Is it any good?
This one isn't for the faint of heart. Call of Duty: Modern Warfare's campaign is among the darkest and grittiest the franchise has yet produced, thrusting players into a first-person perspective to experience such things as horrific waterboarding torture and the terror of being a little girl chased by a murderous Russian soldier intent on exterminating every man, woman, and child in her village. And by making us carefully select targets prior to pulling the trigger, developer Infinity Ward has taken its simulation of the modern military experience one step further, forcing players to do the moral -- and life-threatening -- thing by hesitating until we are certain that targets are enemies. It makes for a harrowing, yet also strangely compelling, experience – assuming you have the stomach for it. It's worth noting, though, that the game's message and sense of authenticity is undercut, to a degree, by its glorification of violence. While some scenes are so horrific that most players will be glad when they end, others are undeniably thrilling. This is the seemingly unavoidable conflict based in military first-person shooters.
Of course, any sense of authenticity is pretty much thrown out the window once you move into multiplayer, which is where the vast bulk of players will spend most of their time. The new four-player Special Ops cooperative game type, while story-based in theory, is essentially a run-and-gun mode that serves up fast-paced action with a focus on teamwork and little in the way of any serious moral quandaries. It's undeniably fun, but not nearly as emotional as the campaign. And competitive multiplayer, which is just as entertaining, essentially abandons any pretense of battlefield realism. From its wildly fast-paced combat to its chaotic and large scale new Ground War mode to its reliance on fun-first mechanics -- including kill streaks that unlock special abilities (including the controversial white phosphorous chemical attack) -- it's designed for competition and esports rather than simulating a war experience. It's as finely tuned as any competitive shooter and will be wildly popular among avid genre fans -- and probably furiously challenging for the rookies and casual players who go up against them. Call of Duty: Modern Warfare succeeds very well in being the game it wants to be. Now it's up to individual players to decide whether it's what they want.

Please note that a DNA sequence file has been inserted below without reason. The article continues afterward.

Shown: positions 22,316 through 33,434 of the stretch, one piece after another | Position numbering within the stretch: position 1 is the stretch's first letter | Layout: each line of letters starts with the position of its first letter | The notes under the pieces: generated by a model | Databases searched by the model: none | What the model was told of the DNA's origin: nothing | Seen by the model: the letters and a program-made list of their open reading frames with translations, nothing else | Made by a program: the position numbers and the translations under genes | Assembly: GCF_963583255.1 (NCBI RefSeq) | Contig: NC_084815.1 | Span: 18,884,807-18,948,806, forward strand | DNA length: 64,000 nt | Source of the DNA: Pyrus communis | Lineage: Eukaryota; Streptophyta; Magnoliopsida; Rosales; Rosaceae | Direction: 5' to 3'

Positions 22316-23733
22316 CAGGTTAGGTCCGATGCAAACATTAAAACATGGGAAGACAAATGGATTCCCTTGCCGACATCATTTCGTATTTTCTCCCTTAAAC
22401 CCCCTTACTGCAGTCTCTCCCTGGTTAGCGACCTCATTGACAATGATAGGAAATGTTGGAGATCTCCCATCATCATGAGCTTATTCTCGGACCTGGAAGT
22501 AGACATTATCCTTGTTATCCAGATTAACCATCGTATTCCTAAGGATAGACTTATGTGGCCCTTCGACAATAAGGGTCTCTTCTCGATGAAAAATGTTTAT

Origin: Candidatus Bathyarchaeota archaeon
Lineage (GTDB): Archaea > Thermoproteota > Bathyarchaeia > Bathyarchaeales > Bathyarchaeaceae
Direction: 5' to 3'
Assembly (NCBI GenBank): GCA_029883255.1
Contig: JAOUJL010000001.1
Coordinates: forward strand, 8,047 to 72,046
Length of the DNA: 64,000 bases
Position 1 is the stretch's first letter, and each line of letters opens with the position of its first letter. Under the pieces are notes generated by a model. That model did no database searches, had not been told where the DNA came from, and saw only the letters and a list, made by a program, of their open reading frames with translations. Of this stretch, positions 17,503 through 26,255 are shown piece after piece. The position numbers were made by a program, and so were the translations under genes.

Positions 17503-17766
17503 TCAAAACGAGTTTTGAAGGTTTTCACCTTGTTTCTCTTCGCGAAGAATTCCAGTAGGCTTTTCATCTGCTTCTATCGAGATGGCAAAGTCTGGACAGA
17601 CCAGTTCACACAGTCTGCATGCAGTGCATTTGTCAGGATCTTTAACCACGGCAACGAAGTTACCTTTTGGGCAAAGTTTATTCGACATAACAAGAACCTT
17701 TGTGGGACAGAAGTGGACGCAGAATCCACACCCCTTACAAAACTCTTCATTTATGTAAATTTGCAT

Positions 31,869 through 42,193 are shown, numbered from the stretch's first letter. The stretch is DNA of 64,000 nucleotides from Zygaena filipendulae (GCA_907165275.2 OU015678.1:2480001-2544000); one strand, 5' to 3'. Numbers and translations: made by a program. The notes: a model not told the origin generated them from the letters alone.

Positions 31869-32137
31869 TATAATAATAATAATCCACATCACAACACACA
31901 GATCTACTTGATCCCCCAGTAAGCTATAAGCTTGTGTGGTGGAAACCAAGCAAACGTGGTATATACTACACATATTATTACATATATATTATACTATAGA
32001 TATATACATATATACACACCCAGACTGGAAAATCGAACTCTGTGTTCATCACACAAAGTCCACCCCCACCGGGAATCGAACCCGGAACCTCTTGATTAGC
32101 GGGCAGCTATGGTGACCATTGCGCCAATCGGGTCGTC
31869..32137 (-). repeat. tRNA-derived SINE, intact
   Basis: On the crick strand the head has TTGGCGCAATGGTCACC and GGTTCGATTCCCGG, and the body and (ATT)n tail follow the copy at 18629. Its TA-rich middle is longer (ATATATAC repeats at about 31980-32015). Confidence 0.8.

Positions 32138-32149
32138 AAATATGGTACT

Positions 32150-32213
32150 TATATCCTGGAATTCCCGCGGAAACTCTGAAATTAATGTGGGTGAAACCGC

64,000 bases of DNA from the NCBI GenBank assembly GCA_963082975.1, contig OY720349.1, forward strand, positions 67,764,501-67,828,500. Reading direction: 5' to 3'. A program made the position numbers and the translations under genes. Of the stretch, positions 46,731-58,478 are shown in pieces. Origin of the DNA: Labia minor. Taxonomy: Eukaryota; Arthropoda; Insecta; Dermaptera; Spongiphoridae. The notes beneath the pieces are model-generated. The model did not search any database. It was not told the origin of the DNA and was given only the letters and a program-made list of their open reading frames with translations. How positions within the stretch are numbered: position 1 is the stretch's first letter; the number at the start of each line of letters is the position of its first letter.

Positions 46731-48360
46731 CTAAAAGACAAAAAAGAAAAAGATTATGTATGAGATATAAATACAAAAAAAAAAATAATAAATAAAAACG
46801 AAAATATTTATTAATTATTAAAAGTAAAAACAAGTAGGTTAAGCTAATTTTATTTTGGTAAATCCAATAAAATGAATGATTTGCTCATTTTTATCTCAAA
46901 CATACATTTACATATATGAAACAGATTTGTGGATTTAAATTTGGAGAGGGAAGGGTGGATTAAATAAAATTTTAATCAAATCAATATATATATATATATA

Talk to your kids about ...
Families can talk about violence in media. Is the impact of the violence in Call of Duty: Modern Warfare affected by the realism of the gameplay, which feels ripped from the headlines? What is to be learned from the gritty and authentic depiction of terrorism and modern military combat?
Do good guys risk turning into bad guys if they begin using reprehensible tactics such as torture? What might be an alternative?
- Platforms: PlayStation 4, Windows, Xbox One
- Price: $59.99
- Pricing structure: Paid
- Available online? Available online
- Developer: Activision
- Release date: October 25, 2019
- Genre: First-Person Shooter
- Topics: Adventures
- ESRB rating: M for Blood and Gore, Intense Violence, Strong Language, Suggestive Themes, Use of Drugs
- Last updated: November 19, 2019
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Common Sense Media's unbiased ratings are created by expert reviewers and aren't influenced by the product's creators or by any of our funders, affiliates, or partners.